We recently reported that a CB2R agonist, GW405833 (GW), reduced both the ACh-induced Ca2+ oscillations and the L-arginine-induced Ca2+ signal enhancement in mouse pancreatic acinar cells, suggesting that GW-induced inhibition may prevent the pathogenesis of acute pancreatitis. In this study, we aim to evaluate the effects of other cannabinoid ligands on Ca2+ signaling in acinar cells. Patch-clamp whole-cell recordings were applied to measure ACh-induced intracellular Ca2+ oscillations in pancreatic acinar cells acutely dissociated from wild-type (WT), CB1R knockout (KO), and CB2R KO mice, and the pharmacological effects of various cannabinoid ligands on the Ca2+ oscillations were examined. We found that all the 8 CB2R agonists tested inhibited ACh-induced Ca2+ oscillations. Among them, GW, JWH133, and GP1a caused potent inhibition with IC50 values of 5.0, 6.7, and 1.2 μmol/L, respectively. In CB2R KO mice or in the presence of a CB2R antagonist (AM630), the inhibitory effects of these 3 CB2R agonists were abolished, suggesting that they acted through the CB2Rs. The CB1R agonist ACEA also induced inhibition of Ca2+ oscillations that existed in CB1R KO mice and in the presence of a CB1R antagonist (AM251), suggesting a non-CB1R effect. In WT, CB1R KO, and CB2R KO mice, a nonselective CBR agonist, WIN55,212-2, inhibited Ca2+ oscillations, which was not mediated by CB1Rs or CB2Rs. The endogenous cannabinoid substance, 2-arachidonoylglycerol (2-AG), did not show an inhibitory effect on Ca2+ oscillations. In conclusion, CB2R agonists play critical roles in modulating Ca2+ signals in mouse pancreatic acinar cells, while other cannabinoid ligands modulate Ca2+ oscillations in a heterogeneous manner through a CB receptor or non-CB-receptor mechanism.
Cannabis is a common cash crop that can be used for textiles, raw materials, and food. It is also a herbal medicine whose extract can be used as an analgesic. It is considered a drug and is regulated in many countries. At least 4% of adults in the world use cannabis each year, making it one of the most commonly used illicit drugs in the world.
Cannabinoid receptors are divided into two categories, named cannabinoid type 1 receptor (CB1R) and cannabinoid type 2 receptor (CB2R), which are both G protein-coupled receptors . The traditional view holds that CB1R is mainly expressed in central neurons and in small amounts in peripheral tissues and cells, while CB2R is mainly expressed in peripheral immune cells and the hematopoietic system.
In pancreatic tissues, both CB1R and CB2R messenger RNAs (mRNA) are expressed, suggesting that cannabinoid receptors are involved in the regulation of pancreatic function [2, 3]. Additionally, a recent study showed that in animal models of pancreatitis, CB2R mRNA and protein levels are changed in pancreatic acinar cells and CB2R agonists can reduce the pathological changes in acinar cells [2, 3]. In acutely dissociated mouse pancreatic acinar cells, we reported that the selective CB2R agonist GW405833 (GW) inhibited both the acetylcholine (ACh)-induced Ca2+ oscillations and the L-arginine-induced elevation of intracellular Ca2+ oscillations, indicating that CB2R plays important roles in regulating the physiology and pathophysiology of pancreatic acinar cells .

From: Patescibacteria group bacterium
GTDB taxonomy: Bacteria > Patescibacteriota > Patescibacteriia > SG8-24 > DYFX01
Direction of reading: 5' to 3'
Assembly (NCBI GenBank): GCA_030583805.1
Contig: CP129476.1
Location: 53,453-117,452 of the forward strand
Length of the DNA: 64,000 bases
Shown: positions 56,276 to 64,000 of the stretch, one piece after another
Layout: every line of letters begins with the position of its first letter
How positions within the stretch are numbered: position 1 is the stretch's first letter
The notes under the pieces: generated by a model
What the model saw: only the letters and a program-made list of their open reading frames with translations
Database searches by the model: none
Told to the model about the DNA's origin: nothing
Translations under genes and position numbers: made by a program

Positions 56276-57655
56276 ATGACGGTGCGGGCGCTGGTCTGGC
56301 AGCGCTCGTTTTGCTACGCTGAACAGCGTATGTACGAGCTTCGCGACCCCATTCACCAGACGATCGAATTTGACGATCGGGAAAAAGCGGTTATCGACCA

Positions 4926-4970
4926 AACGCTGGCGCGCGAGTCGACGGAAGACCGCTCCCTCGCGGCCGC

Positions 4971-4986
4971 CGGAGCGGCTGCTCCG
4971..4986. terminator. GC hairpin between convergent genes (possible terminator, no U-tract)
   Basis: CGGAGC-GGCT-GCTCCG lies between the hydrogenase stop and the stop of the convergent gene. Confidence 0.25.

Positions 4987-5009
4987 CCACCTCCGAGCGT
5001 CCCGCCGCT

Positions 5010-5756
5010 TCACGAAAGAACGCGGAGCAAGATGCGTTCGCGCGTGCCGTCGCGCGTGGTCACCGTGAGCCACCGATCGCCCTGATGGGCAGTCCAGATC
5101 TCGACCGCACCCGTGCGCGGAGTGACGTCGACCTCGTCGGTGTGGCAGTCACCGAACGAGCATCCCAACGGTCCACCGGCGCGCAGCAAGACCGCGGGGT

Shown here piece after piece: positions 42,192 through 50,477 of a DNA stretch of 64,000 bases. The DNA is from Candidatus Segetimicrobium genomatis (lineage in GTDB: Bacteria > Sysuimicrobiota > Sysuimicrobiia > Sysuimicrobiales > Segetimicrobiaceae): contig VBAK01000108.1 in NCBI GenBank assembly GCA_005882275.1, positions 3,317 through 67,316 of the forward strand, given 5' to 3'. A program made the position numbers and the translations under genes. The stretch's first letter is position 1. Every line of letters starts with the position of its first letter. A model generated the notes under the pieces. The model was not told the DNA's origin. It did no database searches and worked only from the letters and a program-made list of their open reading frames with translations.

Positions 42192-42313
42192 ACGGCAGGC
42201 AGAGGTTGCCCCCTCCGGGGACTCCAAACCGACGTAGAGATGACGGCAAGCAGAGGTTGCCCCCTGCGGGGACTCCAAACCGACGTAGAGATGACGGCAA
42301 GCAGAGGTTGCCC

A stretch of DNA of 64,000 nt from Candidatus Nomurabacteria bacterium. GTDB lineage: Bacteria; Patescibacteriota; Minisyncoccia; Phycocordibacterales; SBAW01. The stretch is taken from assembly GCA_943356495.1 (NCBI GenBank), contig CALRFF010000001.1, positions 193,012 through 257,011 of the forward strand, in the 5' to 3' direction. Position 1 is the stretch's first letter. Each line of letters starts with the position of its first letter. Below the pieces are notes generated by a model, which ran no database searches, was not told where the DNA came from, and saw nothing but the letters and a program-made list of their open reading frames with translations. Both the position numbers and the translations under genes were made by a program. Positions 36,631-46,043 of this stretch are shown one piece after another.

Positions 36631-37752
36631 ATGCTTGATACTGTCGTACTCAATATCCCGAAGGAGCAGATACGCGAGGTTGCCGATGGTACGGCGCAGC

Many synthetic and endocannabinoid substances show a variety of pharmacological effects. Accumulating lines of evidence suggest that the cannabinoid ligands modulate CB signaling in a complex way, including through diverse targets, signaling pathways, and heterogeneous effects, and through CB receptor (CB1R and CB2R) and non-CB receptor mechanisms. However, the pharmacological effects of various cannabinoid ligands on intracellular Ca2+ signaling in pancreatic acinar cells have not been well studied. The aim of this study was to detect the pharmacological effects of various cannabinoid ligands, including eight commercially available CB2R agonists, one CB1R agonist (arachidonyl-2'-chloroethylamide (ACEA)), a nonspecific CB receptor agonist (WIN55,212-2), and an endocannabinoid substance (2-arachidonoylglycerol (2-AG)), on the ACh-induced Ca2+ oscillations in acutely isolated pancreatic acinar cells from wild-type (WT), CB1R knockout (KO), and CB2R KO mice. The Ca2+ oscillations were determined by measuring the Ca2+-activated Cl− currents using patch-clamp whole-cell recordings.
Materials and methods
All experimental protocols were approved by and performed in accordance with the guidelines set by the animal care and use and ethical committees at the Barrow Neurological Institute and the First Affiliated Hospital of Zhengzhou University (Zhengzhou, He-nan, China).
Mouse pancreatic acinar cell preparation